Austen in Her Time and Ours
The Historical Austen
By William H. Galperin.
University of Pennsylvania Press,
viii + 286 pages.
6 b/w illustrations. Hardcover. $39.95.
Reviewed by Daniel Traister.
for “perhaps too boldly” writing about “the meaning of Frank
[Churchill] and Jane [Fairfax],” William H. Galperin proceeds
nonetheless to do just that. He is “bold” because who nowadays dares
speak of anything quite so elusive as “meaning”? He is also convincing.
Indeed, were it only for its chapter on Emma, The Historical Austen would
excite anyone interested in Austen or the history of the English novel.
“A book that will revolutionize Jane Austen studies”; “the most
important book on Jane Austen’s works to appear in the last fifteen
years”: thus two blurbs on the dustwrapper. Does anyone take blurbs
seriously? Yet, mirabile dictu,
both may actually understate how good Galperin’s book is, and how
“formidably smart,” as the second blurb-writer asserts.
“a trajectory of development where, under imperatives ranging from the
aesthetic to the political, Austen’s career is demonstrably one of
steady transformation.” That transformation is “a consequence” of her
“steady engagement with a host of problems, formal and cultural.” She
shows “abiding allegiance to epistolary instability, and the particular
reading habits that epistolary ‘silence’ cultivated and served.” Aware
“of the naturalizing, indeed regulatory, bent of any art that spoke in
the name of either probability or nature,” the politically astute
Austen also knows “that the subordinate status of women, especially
women of privilege, attested to the equally conscribed status of men.” (Conscribed—an obsolete form,
according to OED, 3, of circumscribed—is
a usage I discuss below.) She reveals an “uncanny alignment with her
romantic contemporaries in locating horizons of possibility,” which
Galperin opposes throughout to “probability,” “in quotidian life.”
On such bases,
Galperin interprets Austen’s six complete and several of her incomplete
works. He considers her turn from epistolary fiction to narrative based
on free indirect discourse, showing how she simultaneously resists both
the heightened controls this new form grants and the regulatory
impulses those heightened controls reflect. He relates Austen to her
romantic contemporaries and to theorists of the picturesque,
emphasizing ways in which she maintains her distinctiveness from each.
His book is filled with excitements, from reiterated discussions of
such terms as “nostalgia,” “possibility,” and “probability,” to
specific comments on, for instance, Elizabeth Bennet’s encounter with
Darcy’s portrait at Pemberley.
central point is Austen’s “success in mediating and resisting what was
not only an imperative to fictions of probability at the time but also
a charge that, for all its proclaimed neutrality or fidelity to nature,
was directed toward the constitution of a society in which opposition,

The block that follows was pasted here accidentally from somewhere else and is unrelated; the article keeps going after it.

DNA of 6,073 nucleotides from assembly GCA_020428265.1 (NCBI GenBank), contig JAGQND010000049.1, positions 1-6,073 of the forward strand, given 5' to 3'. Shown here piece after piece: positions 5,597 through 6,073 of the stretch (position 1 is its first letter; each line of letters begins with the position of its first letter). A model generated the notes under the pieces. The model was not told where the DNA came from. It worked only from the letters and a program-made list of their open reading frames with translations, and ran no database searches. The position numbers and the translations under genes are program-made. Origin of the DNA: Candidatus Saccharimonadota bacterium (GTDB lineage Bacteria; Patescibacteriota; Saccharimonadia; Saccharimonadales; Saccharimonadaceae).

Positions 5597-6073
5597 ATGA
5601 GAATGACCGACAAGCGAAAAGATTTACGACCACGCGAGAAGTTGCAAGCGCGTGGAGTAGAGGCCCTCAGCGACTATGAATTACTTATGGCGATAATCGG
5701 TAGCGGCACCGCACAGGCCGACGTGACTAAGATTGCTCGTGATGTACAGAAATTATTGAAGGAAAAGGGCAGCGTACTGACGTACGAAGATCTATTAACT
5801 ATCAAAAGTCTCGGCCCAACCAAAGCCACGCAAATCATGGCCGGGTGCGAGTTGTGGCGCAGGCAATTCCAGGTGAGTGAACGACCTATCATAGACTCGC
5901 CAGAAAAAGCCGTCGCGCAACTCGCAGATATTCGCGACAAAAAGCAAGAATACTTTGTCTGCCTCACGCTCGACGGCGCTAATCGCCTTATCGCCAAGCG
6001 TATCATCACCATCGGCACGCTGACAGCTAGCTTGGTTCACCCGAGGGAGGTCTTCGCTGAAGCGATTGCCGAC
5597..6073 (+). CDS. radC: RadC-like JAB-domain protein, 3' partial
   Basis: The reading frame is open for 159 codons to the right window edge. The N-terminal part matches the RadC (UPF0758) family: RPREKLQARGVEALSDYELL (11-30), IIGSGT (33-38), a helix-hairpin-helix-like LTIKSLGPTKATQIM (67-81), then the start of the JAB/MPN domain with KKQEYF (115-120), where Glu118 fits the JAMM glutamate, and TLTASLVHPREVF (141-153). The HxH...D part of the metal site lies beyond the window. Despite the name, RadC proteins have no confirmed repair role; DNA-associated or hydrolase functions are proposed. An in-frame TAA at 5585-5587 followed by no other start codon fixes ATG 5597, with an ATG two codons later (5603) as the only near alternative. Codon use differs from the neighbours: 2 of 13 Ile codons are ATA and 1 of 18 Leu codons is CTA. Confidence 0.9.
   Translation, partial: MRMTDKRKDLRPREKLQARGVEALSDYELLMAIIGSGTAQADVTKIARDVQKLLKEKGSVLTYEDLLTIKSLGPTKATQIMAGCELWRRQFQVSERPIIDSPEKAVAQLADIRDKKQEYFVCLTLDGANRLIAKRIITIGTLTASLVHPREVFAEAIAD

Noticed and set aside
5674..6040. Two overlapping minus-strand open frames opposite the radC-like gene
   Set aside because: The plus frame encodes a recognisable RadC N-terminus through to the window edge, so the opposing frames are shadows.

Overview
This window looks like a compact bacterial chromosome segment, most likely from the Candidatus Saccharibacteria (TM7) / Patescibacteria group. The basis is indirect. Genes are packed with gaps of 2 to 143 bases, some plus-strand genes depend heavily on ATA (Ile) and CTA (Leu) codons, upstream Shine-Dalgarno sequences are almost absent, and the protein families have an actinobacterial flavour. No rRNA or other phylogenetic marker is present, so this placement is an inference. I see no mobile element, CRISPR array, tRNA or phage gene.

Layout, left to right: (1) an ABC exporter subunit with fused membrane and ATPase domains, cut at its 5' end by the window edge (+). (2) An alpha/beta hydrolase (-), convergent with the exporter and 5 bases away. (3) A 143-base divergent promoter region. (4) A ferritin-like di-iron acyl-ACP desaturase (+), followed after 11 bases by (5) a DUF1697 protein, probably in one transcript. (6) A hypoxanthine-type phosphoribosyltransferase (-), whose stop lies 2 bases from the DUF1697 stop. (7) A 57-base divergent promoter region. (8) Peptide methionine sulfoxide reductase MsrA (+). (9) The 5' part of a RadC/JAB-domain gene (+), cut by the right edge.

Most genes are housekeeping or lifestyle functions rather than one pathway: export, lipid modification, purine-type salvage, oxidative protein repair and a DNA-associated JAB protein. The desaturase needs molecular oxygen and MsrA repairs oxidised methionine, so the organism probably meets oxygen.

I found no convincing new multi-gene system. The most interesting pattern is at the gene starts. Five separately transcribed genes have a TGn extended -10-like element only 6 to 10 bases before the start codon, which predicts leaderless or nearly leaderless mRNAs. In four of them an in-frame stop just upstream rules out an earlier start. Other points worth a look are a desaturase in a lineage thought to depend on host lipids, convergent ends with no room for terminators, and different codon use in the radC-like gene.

possibility, and novelty were to be contained.” He expands and refines
approaches that go back at least as far as Marilyn Butler’s 1975 Jane Austen and the War of Ideas.
“Re-historicizing” Austen in full awareness of the scholarly tradition
that has grown up in Butler’s wake, Galperin presents an Austen far
less consistently conservative or progressive, far more self-reflexive,
and infinitely more complicated than the Austen of much recent
scholarship. His book is far richer than any brief review can suggest.
however, are not all that require comment. A writer capable of a word
like “conscribed” (above) or who speaks about Frank Churchill’s
“extreme unction regarding his father’s new wife” must fight against
his reader’s lack of confidence in his critical ability. One expects
literary scholars and critics concerned with the
medium of language to attend to their own language, exemplifying the
acuity with which they attend to that of their subjects. Galperin does
no such thing. I have already noted the obsolescence of conscribe. Extreme unction presents another
problem. A sacrament of the Roman Catholic Church, it is, unhappily,
not synonymous with unctuousness,
which is what Galperin appears to mean. Yet another word, contestional (240), seems a variant
on a word about which OED remarks: “bad form for CONTESTATION.”
204-216, where these solecisms appear, Galperin’s persistent reader
will already have swallowed much more. His writing repels rather than
invites. Sentence structure, for example: I defy any reader properly to
construe the paragraph on pages 21-22. Galperin himself, apparently
baffled by his own syntax, does not proofread it correctly, missing the
transposition in “even as is she incapable” (22; sic). Most typos I caught involve
missing articles, almost unnoticeable in the general welter of confused
syntax. Galperin consistently ignores the ordinary graces of writing. A
sentence on page 84 contains 102 words, another, on page 186, 100
words. Do these seem extreme examples? The number of 70-, 80-, and
90-word sentences I paused to count, constantly astonished, is legion.
technical language is not something to which I object. Writing for
professionals, he uses professional language appropriately. But he
deploys it in prose remorselessly uninterested in its own reception.
His failure to consider audience is infuriating precisely because this
book is so extraordinary. Galperin offers a compellingly revisionist
view of Austen’s works. But by putting off more readers than it
attracts, his prose will, unnecessarily and unjustly, inhibit the
widespread reception his illuminating readings deserve. Neither the
author nor his press (that of my very own university) has done
Galperin’s book any favors in editing this text for publication. Its
readers have been short-changed, too.
is a librarian and teacher of English literature at the University of
v.20, no. 1, Spring 2004, p. 19
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